12. Good Lord, "Bastard eggs?" That's the only way fried eggs were ever cooked in my parents' house, and in mine. If I can't baste fried eggs in bacon fat I don't make fried eggs. My feelings about fried eggs, in a thousand words or so, can be found Here. In a diner, I'm as over easy kinda gal.
  13. Thank you. Unless you're in a production pastry kitchen or Desperately Seeking Nathan, a generic kitchen scale , cup measures and a set of measuring spoons work just fine.
  14. That's brilliant, Linda, though I'm dateless and will swap in some dried apricots. I have everything else. Guess what I'll be doing about 11:00 CST?
  15. Thanks, Jaymes and Andi. Next time I make rice I'll plan for leftovers.
  16. I love rice pudding and my husband hates it, so it it qualifies as a terrific candidate for a late night desperation dessert. The time frame, not so much. So I thought hmmmmm, maybe a microwaved rice pudding? Sigh, I did some checking and it appears that making rice pud in the micro takes forty-five minutes.
  17. Just a beautiful blog -- transporting. To think of being able to drive to Tyre: it blows my mind. Thanks for breaking down all the history, ethnicity and flavors of one of my favorite cuisines. (One of my dorm mates at McGill was the daughter of the former American ambassador to Turkey, and she had the full Turkish coffee setup in her room. Perhaps it's because I don't like sweet coffee, but it put me off Turkish coffee for life.) Growing up in, of all places, Trois-Rivieres, Quebec, half my friends were Lebanese Canadian -- all those Baraketts and Aboubs and their mothers' exotic cooking.
  18. Bananas Foster! What a great idea, except I buy bananas about four times a year. Maybe I'll pick some up tomorrow. Late night S'Mores update. I went to Walgreens to buy some lady items and threw a Hershey bar into the cart. I hit the grocery store across the street and picked up graham crackers and marshmallows, among other stuff. The fifteen- year- old bagger said "Where's the chocolate bar, Ma'am?" (Midwestern teens are polite like that.) I laughed and told him it was in the car. I blew the technique, and my gas burner will perfume the kitchen for weeks as the blackened marshmallows burn off. Next time I'll use a candle to accomplish the toasting. But you know? Blackened and all, they hit the spot while I was watching a Downton Abbey rerun. The fragrance took me back to summer camp on Lake Massawippi.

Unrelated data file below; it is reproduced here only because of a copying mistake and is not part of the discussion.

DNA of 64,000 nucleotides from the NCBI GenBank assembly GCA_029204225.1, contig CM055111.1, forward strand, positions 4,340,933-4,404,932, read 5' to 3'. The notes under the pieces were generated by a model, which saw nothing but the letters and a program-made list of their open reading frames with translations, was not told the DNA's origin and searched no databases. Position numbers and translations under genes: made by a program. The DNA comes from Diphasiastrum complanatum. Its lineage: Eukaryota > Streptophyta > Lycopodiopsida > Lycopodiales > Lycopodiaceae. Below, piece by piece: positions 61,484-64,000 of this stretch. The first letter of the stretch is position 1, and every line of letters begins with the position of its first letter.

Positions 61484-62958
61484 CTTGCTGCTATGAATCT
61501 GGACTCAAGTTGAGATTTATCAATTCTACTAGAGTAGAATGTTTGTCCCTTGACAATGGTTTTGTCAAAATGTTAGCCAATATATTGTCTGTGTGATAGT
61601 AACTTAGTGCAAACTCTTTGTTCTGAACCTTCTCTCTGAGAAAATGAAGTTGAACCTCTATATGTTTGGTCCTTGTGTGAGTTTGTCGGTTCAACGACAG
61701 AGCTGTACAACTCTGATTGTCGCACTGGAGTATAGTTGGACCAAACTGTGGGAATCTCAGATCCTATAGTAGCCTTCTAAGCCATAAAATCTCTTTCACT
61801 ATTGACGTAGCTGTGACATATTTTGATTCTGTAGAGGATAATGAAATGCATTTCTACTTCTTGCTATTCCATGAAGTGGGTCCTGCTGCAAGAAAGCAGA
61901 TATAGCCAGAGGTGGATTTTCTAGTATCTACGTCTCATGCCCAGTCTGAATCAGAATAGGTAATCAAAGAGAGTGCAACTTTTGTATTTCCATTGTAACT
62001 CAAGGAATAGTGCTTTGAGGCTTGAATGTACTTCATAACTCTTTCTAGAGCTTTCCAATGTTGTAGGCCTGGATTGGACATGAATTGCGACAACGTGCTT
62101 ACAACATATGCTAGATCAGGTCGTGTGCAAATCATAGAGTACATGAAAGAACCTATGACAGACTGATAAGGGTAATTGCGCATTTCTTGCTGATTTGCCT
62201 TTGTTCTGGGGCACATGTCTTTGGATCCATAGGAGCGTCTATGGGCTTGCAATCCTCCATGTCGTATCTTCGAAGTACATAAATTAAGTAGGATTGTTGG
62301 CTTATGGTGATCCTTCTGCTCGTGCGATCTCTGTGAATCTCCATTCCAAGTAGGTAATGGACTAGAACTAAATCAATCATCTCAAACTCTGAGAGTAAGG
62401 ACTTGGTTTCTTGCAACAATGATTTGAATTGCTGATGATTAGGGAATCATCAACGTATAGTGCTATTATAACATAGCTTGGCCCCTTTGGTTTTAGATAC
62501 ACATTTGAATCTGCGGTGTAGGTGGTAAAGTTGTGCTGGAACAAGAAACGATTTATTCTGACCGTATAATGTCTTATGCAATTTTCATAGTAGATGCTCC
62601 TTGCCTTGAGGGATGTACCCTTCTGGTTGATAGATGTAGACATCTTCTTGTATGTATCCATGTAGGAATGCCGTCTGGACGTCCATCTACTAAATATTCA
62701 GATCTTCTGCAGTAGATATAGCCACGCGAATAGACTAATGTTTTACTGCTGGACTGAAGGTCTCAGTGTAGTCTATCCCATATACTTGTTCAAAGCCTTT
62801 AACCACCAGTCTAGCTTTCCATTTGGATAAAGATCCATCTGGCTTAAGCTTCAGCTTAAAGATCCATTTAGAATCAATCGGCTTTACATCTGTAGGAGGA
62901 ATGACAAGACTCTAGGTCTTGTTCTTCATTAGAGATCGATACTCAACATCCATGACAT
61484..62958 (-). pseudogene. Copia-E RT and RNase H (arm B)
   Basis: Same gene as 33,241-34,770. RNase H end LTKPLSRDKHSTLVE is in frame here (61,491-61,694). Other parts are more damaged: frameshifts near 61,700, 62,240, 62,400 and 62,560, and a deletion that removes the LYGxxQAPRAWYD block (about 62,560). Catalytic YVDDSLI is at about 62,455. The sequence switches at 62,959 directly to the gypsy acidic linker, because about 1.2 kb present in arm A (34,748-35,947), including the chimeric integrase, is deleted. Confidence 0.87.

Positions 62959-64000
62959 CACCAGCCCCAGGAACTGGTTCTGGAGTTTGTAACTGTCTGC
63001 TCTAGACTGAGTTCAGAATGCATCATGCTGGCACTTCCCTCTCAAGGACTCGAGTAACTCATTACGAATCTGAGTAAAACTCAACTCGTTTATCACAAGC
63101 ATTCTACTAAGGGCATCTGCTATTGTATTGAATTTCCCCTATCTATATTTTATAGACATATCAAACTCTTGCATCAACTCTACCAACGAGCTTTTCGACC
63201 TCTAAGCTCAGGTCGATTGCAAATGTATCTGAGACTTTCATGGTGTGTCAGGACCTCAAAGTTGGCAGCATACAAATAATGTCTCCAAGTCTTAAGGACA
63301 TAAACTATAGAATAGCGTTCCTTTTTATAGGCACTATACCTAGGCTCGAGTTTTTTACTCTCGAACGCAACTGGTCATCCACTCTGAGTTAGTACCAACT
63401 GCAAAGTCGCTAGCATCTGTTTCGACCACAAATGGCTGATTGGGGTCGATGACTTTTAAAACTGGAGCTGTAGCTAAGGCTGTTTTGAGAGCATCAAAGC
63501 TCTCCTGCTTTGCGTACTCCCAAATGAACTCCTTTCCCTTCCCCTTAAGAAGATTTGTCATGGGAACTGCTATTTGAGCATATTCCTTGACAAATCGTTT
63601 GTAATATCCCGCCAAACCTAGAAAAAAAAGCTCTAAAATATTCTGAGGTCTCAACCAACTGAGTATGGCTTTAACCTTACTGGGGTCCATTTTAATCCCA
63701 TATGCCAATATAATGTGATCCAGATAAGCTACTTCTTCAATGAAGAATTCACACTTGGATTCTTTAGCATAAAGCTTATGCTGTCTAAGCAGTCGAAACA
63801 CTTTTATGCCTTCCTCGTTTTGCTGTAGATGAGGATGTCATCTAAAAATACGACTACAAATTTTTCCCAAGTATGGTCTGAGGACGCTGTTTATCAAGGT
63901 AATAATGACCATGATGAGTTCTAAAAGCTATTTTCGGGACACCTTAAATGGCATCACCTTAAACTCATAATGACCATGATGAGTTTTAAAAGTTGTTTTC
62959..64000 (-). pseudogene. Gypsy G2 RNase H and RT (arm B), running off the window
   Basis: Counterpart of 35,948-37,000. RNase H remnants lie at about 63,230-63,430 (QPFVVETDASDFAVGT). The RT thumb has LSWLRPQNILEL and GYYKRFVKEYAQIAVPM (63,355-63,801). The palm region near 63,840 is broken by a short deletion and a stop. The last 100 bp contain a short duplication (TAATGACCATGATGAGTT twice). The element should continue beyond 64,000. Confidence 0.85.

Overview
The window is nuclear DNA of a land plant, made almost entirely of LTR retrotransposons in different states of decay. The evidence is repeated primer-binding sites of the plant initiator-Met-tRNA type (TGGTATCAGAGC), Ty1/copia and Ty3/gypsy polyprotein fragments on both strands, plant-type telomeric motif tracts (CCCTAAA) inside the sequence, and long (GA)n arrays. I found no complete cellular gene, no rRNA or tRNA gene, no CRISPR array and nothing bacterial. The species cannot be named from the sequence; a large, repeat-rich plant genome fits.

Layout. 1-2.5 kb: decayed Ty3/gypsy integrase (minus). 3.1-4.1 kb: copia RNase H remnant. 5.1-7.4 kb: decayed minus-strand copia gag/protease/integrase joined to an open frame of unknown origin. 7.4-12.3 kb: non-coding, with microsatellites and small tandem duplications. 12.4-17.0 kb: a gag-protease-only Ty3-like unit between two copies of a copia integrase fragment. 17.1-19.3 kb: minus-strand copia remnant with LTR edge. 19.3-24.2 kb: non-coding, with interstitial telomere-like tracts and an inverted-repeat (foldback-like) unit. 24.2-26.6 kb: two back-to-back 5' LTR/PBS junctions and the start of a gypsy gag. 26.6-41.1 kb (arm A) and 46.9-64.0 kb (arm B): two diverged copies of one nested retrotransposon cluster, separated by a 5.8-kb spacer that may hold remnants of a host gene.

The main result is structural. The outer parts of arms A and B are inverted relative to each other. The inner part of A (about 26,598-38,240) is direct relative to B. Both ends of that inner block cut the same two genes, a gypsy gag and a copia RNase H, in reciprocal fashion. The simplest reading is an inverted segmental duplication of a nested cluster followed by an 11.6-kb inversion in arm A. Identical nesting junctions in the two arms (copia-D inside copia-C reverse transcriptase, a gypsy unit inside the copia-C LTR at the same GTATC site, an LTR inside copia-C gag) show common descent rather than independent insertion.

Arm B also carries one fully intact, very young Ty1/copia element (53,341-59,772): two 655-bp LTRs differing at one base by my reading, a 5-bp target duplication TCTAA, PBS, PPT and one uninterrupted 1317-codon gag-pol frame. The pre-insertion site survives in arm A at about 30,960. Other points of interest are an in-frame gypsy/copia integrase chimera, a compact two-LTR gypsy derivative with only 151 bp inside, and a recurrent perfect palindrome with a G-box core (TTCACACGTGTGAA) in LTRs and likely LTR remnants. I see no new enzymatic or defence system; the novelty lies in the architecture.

19. Blogging greatness, Chris! (My pasta racks are the top rungs of my kitchen chairs.)
  20. Me too. If there are two decent wines at the same price point and one has a screw cao, I'll buy it every time. When I was in Canada in January I was astounded by the terrific selection of wine with screw tops.
  21. Congrats, Alex, I've enjoyed every one of them. I've never really liked peanut butter but I agree that with a Nutella chaser I might be persuaded.
  22. I need to remember to have condensed milk around, and pretzels. I actually moaned when I read this.
  23. Hmmm. This is a swell idea. I like the micro for fast and easy, and I have some pears. Thanks, this is so doable.